Static Functions

The static keyworkd in C have different uses. They are all explained in the famous A ‘C’ Test: The 0x10 Best Questions for Would-be Embedded Programmers article written by (Nigel Jones ??):

What are the uses of the keyword static?
(a)    A variable declared static within the body of a function maintains its value between function invocations.
(b)    A variable declared static within a module[1], (but outside the body of a function) is accessible by all functions within that module. It is not accessible by functions within any other module.  That is, it is a localized global.
(c)    Functions declared static within a module may only be called by other functions within that module. That is, the scope of the function is localized to the module within which it is declared.

In this book page I'm going to focus on (c), and give an example of it using our beloved Linked List functions: Let's say that you have functions that you don't want to expose in your .h file (headers file), functions you use internally but you don't see any real application for the user of your library (or may be functions that you use internally and you want to keep as your best kept secret wink, either because they are really really good or because they are shameful crying). In my implementation of the Single List I have a some of them (fortunately not the shameful ones cheeky): create_node(), last_node() and previous_to_node(). These functions I use to simplify my life (aka code-reusing) and I don't see how anybody using my library to create lists would ever want to use them, so I decided to keep it hide by defining them as static within the module (.c file). See below how I define create_node() as static and how I call it from other functions (code reusability).

/* sl_list.c */

#ifndef STDIO_H
    #include <stdio.h>
#endif
#ifndef STDLIB_H
    #include <stdlib.h>
#endif
#include "sl_list.h"
....

static node *create_node(int data)
{
...
}

void push(node **head, int data)
{
    node *curr = create_node(data);
...

}

void enqueue(node **head, int data)
{
    node *new_node = create_node(data);
...

}

...

When I call them from a function within the same module (sl_list.c), there is not a problem, since they are localized to this module, but if I want to invoke them from main.c or from any other module (e.g. dl_list.c), you will get a linker error.

Also, because they are static and localized to the module, you must avoid defining them in the headers file:

/* sl_list.h */

struct list_node {
    int val;
    struct list_node *next;
};

typedef struct list_node node;

void print_list(node *);
void delete_list(node **);
int pop(node **);
void pop_all(node **);
void push(node **, int);
void push_node(node **, node *);
void enqueue(node **, int);
int dequeue(node **);
void dequeue_all(node **);

Now, let's see what error we get when we invoke create_node() from within main.c:

#include <stdio.h>
#include <stdlib.h>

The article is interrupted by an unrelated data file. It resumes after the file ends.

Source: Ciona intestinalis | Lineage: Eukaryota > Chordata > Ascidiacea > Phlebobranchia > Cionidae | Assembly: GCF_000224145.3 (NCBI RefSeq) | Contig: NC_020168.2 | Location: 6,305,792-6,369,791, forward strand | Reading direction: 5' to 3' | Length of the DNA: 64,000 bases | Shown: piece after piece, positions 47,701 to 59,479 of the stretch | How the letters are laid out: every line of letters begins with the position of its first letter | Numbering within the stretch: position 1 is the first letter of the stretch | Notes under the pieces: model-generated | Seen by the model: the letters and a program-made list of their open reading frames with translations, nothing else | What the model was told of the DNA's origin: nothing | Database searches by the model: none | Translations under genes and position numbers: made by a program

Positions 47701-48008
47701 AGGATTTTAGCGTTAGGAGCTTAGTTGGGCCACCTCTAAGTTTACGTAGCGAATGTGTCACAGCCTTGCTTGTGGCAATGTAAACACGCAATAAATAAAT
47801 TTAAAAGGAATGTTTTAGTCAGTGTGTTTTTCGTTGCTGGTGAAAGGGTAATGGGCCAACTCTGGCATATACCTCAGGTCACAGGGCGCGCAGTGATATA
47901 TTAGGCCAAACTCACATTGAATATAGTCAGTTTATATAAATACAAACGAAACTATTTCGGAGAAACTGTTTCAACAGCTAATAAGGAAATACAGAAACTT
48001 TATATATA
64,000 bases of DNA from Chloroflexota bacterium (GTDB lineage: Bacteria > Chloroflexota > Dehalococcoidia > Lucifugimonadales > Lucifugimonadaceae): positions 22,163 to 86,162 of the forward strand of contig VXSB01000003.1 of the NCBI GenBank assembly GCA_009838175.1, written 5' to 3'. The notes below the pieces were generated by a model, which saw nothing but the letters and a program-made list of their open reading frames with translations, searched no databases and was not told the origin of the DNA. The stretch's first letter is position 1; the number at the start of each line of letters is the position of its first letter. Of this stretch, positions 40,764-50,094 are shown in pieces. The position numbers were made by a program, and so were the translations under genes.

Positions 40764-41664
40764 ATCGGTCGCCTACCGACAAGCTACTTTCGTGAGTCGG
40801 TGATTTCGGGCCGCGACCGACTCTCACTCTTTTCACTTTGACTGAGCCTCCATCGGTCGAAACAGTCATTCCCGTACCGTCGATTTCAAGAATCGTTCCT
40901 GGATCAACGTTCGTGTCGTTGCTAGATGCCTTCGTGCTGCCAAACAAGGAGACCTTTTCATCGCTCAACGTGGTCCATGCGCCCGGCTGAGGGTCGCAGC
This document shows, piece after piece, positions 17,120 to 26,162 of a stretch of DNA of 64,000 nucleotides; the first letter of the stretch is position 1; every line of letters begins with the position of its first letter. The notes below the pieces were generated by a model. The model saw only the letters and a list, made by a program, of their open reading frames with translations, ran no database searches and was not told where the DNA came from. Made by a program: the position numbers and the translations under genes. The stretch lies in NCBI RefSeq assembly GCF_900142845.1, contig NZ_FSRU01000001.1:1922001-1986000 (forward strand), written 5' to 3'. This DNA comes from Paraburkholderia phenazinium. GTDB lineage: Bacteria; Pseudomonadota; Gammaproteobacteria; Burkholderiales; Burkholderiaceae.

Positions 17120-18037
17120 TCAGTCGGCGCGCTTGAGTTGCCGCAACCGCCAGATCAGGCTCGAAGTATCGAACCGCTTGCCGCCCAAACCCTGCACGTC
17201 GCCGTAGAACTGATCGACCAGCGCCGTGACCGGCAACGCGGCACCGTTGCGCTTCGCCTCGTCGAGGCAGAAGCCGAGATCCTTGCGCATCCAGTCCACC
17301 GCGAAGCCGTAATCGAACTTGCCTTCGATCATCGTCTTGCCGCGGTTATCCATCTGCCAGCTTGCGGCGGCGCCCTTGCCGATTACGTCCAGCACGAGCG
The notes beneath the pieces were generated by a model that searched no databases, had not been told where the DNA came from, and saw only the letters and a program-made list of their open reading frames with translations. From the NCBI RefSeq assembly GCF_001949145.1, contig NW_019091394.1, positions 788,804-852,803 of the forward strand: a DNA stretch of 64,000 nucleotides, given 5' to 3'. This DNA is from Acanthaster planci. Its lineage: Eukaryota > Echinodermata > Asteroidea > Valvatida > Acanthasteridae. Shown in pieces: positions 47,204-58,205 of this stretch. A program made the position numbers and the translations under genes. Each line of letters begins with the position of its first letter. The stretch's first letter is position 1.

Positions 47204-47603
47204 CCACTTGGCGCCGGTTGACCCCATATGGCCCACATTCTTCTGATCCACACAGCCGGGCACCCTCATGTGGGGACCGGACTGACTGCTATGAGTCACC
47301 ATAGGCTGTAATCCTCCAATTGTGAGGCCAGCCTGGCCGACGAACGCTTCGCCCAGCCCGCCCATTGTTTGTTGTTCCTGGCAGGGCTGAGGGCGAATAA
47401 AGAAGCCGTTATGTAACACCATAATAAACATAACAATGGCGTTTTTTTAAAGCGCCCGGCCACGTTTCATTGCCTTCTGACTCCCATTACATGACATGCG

#include "sl_list.h"

int main()
{
   node *head;
   int i;

   head = NULL;
   node *node_sample = create_node(10);

...

 

Compiling source file(s)...
main.c
main.c: In function 'main':
main.c:11:4: warning: implicit declaration of function 'create_node' [-Wimplicit-function-declaration]
node *node_sample = create_node(10);
^
main.c:11:24: warning: initialization makes pointer from integer without a cast [enabled by default]
node *node_sample = create_node(10);
^
main.c:11:10: warning: unused variable 'node_sample' [-Wunused-variable]
node *node_sample = create_node(10);
^
sl_list.c
Linking...
C:\Users\fadelape\Documents\MinGW Studio Projects\linked_list\Debug\main.o: In function `main':
C:\Users\fadelape\Documents\MinGW Studio Projects\linked_list\main.c:11: undefined reference to `create_node'
collect2.exe: error: ld returned 1 exit status

linked_list.exe - 1 error(s), 3 warning(s)

Even If I inadvertely added the definition in the headers file (.h), the linker will not make the liason, as they are defined static and the linker knows we want to keep them secret wink.

/* sl_list.h */

struct list_node {
    int val;
    struct list_node *next;
};

typedef struct list_node node;

void print_list(node *);
void delete_list(node **);
int pop(node **);
void pop_all(node **);
void push(node **, int);
void push_node(node **, node *);
void enqueue(node **, int);
int dequeue(node **);
void dequeue_all(node **);
static node *create_node(int);

Check the error we get:

Compiling source file(s)...
main.c
main.c: In function 'main':
main.c:11:10: warning: unused variable 'node_sample' [-Wunused-variable]
node *node_sample = create_node(10);
^
In file included from main.c:3:0:
main.c: At top level:
sl_list.h:17:14: warning: 'create_node' used but never defined [enabled by default]
static node *create_node(int);
^
sl_list.c
Linking...
C:\Users\fadelape\Documents\MinGW Studio Projects\linked_list\Debug\main.o: In function `main':
C:\Users\fadelape\Documents\MinGW Studio Projects\linked_list\main.c:11: undefined reference to `create_node'
collect2.exe: error: ld returned 1 exit status

linked_list.exe - 1 error(s), 2 warning(s)

This is good, because .h files are always exposed (contrary to .c files that are usually exposed as object files) and this will avoid some intent of hacker to try to guess the header of the function and have access to it (although there are always ways a good hacker... )